The more I read and worked through Intuitive Eating and the Health At Every Size paradigms during my time in school I grew more courage to not stay passive. I didn’t know everything about these health and nutrition yet, nor will I ever know everything, but I figured the only way to learn was by having some real dialogue. I began to offer my very unpopular point of view in an effort to plant a seed or start a conversation. Sometimes I only got negative comments and arguments in return. Sometimes I was just plain exhausted from defending myself all week so I threw in the towel and sat passively in class. Sometimes though, my efforts worked! Slowly, but surely, my cohort and professors started to be willing to reading more of the research, ask questions and engage in a dialogue. Some are still really not on board at all and that’s ok too. I was pumped when we were assigned to read the books Intuitive Eating and Health At Every Size for our eating behavior class during the last semester as students!
I share this with you because I think this is where many people feel discouraged when they work through the IE principals. Whether you are a student trying to convey your point of view to your professor or a friend/professional/family member trying to convey your point of view to another friend/professional/family member it can just be hard to stand alone. There are some days where we will have our cup filled to the brim and feel like YES THESE PEOPLE GET IT. Like the day I was listening in on the support group with Liz. And there will be days that just poke a hole right through our cup and we feel down and defeated. Like when I felt lonely and exhausted in my program.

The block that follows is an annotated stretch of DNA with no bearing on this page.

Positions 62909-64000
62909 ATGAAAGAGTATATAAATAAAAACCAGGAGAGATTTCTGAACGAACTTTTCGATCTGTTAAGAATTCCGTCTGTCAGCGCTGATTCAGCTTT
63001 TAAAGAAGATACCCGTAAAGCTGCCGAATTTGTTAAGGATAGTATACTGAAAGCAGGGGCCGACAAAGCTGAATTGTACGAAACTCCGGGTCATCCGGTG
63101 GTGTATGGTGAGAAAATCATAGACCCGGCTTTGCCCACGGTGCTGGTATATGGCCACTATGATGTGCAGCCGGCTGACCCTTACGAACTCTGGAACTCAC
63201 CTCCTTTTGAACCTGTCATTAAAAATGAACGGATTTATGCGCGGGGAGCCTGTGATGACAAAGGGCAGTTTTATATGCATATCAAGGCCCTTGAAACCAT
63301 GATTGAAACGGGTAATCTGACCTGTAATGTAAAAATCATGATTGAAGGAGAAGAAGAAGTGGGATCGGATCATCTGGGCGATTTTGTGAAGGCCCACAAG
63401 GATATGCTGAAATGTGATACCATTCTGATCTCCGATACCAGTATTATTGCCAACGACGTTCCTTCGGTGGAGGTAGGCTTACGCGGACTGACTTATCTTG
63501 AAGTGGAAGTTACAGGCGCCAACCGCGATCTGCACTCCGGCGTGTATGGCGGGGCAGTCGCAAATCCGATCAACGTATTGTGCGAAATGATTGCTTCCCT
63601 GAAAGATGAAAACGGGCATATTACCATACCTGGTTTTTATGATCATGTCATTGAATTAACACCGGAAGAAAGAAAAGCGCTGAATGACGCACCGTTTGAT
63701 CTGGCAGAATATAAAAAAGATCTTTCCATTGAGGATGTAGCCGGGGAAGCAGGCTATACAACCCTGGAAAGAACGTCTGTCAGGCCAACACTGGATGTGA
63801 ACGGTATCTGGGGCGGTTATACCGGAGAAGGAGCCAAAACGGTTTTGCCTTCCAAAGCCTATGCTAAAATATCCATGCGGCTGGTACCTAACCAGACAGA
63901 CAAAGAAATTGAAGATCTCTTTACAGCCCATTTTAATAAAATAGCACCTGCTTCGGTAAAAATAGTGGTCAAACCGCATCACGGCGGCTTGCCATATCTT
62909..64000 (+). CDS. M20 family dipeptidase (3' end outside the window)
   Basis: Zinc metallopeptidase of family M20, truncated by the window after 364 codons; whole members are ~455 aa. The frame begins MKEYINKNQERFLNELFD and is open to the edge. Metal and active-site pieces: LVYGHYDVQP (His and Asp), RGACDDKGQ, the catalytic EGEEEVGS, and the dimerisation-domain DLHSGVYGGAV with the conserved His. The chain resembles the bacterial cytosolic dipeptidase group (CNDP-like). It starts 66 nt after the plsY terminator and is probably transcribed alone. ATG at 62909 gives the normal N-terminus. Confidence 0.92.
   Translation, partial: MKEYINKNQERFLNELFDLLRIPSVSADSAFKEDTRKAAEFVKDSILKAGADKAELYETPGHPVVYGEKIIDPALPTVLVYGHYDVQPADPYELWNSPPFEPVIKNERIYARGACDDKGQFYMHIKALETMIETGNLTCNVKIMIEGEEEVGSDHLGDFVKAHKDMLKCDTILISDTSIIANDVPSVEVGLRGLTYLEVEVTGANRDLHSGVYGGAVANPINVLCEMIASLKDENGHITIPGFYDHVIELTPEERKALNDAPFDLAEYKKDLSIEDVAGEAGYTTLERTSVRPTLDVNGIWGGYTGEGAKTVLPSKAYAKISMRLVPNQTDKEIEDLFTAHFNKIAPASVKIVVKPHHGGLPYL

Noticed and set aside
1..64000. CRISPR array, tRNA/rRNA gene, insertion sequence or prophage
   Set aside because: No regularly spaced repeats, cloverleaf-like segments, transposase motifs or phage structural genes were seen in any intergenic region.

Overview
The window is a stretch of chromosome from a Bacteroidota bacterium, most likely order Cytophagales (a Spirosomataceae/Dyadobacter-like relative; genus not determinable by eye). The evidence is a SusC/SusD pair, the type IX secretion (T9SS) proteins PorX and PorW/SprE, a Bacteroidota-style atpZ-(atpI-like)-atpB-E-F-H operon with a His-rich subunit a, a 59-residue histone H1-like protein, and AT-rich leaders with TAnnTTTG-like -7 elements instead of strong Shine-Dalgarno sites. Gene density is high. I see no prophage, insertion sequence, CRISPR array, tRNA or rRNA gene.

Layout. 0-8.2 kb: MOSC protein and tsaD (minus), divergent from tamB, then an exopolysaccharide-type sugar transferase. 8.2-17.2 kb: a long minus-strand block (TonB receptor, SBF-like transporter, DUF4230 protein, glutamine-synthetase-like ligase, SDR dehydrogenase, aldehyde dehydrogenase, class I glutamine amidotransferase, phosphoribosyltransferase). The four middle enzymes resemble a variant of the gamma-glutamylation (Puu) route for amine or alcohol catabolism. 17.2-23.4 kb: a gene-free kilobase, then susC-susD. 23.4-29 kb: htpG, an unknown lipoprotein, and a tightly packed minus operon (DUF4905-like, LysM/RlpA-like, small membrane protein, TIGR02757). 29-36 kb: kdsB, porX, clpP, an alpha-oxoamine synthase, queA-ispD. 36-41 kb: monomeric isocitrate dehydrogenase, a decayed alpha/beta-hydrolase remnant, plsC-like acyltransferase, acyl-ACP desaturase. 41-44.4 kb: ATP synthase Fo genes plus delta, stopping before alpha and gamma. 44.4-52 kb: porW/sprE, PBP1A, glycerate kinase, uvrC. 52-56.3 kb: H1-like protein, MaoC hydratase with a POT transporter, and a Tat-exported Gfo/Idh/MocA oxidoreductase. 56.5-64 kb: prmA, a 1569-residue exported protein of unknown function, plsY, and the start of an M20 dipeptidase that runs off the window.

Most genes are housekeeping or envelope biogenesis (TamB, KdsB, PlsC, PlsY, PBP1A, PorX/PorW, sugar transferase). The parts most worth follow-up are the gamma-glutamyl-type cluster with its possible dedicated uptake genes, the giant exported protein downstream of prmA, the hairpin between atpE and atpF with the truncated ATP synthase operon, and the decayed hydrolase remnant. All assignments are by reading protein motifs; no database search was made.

If you can relate to the push and pull of emotions, thoughts and feelings…you are not alone. I want to encourage you to dig deeper and build up your “toolbox” by listening to webinars, reading research and books, dialoguing with other people, and taking time for self reflection and care. A lot of self reflection and care. Start small by responding to a comment or question from and IE/HAES perspective with a single colleague or in a small class. I found it easier to chat in just my masters level classes where there were only about 20 people rather than a huge lecture hall.
In school if you have the chance to pick your own presentation topics, choose something that’s rooted in a non-diet philosophy. One of my personal favorite presentations was around Ellyn Satters Division of Responsibility – which is essentially a feeding philosophy for children that preserves the intuitive nature of our tiny humans. I also did a literature review on diet interventions vs non-diet interventions and their effect on health outcomes. Those experiences increased my knowledge and added fire to my passions. I would also give yourself a lot of compassion. Find your people. Whether that’s some peers or colleagues that have your same philosophy, friends that align with you values or an online support group or in person community that will make you feel not alone and supported….finding our people is really important. We need our people!